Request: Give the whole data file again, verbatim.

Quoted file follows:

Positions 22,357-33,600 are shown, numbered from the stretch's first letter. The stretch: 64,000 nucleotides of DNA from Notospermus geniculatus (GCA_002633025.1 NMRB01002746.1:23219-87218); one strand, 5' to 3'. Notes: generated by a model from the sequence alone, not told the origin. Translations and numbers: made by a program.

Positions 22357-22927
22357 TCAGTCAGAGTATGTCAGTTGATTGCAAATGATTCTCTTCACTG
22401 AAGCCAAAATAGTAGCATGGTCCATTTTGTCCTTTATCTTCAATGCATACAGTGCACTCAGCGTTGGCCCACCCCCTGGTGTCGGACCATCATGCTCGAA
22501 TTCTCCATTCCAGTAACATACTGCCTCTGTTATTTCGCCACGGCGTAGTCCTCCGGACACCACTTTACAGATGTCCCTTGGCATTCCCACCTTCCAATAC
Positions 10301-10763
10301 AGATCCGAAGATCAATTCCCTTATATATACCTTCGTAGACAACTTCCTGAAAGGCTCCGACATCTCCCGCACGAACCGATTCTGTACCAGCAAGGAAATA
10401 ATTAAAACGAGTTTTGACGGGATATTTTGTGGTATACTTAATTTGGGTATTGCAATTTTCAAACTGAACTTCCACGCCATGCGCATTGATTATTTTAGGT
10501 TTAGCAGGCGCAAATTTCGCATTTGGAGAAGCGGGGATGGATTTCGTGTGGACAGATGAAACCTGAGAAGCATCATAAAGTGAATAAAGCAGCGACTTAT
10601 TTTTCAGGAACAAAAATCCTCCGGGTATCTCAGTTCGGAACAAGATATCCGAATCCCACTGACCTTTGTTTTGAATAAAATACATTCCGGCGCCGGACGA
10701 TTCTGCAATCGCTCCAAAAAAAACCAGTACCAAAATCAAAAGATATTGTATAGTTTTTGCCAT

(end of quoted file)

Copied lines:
Positions 22,357-33,600 are shown, numbered from the stretch's first letter. The stretch: 64,000 nucleotides of DNA from Notospermus geniculatus (GCA_002633025.1 NMRB01002746.1:23219-87218); one strand, 5' to 3'. Notes: generated by a model from the sequence alone, not told the origin. Translations and numbers: made by a program.

Positions 22357-22927
22357 TCAGTCAGAGTATGTCAGTTGATTGCAAATGATTCTCTTCACTG
22401 AAGCCAAAATAGTAGCATGGTCCATTTTGTCCTTTATCTTCAATGCATACAGTGCACTCAGCGTTGGCCCACCCCCTGGTGTCGGACCATCATGCTCGAA
22501 TTCTCCATTCCAGTAACATACTGCCTCTGTTATTTCGCCACGGCGTAGTCCTCCGGACACCACTTTACAGATGTCCCTTGGCATTCCCACCTTCCAATAC
Positions 10301-10763
10301 AGATCCGAAGATCAATTCCCTTATATATACCTTCGTAGACAACTTCCTGAAAGGCTCCGACATCTCCCGCACGAACCGATTCTGTACCAGCAAGGAAATA
10401 ATTAAAACGAGTTTTGACGGGATATTTTGTGGTATACTTAATTTGGGTATTGCAATTTTCAAACTGAACTTCCACGCCATGCGCATTGATTATTTTAGGT
10501 TTAGCAGGCGCAAATTTCGCATTTGGAGAAGCGGGGATGGATTTCGTGTGGACAGATGAAACCTGAGAAGCATCATAAAGTGAATAAAGCAGCGACTTAT
10601 TTTTCAGGAACAAAAATCCTCCGGGTATCTCAGTTCGGAACAAGATATCCGAATCCCACTGACCTTTGTTTTGAATAAAATACATTCCGGCGCCGGACGA
10701 TTCTGCAATCGCTCCAAAAAAAACCAGTACCAAAATCAAAAGATATTGTATAGTTTTTGCCAT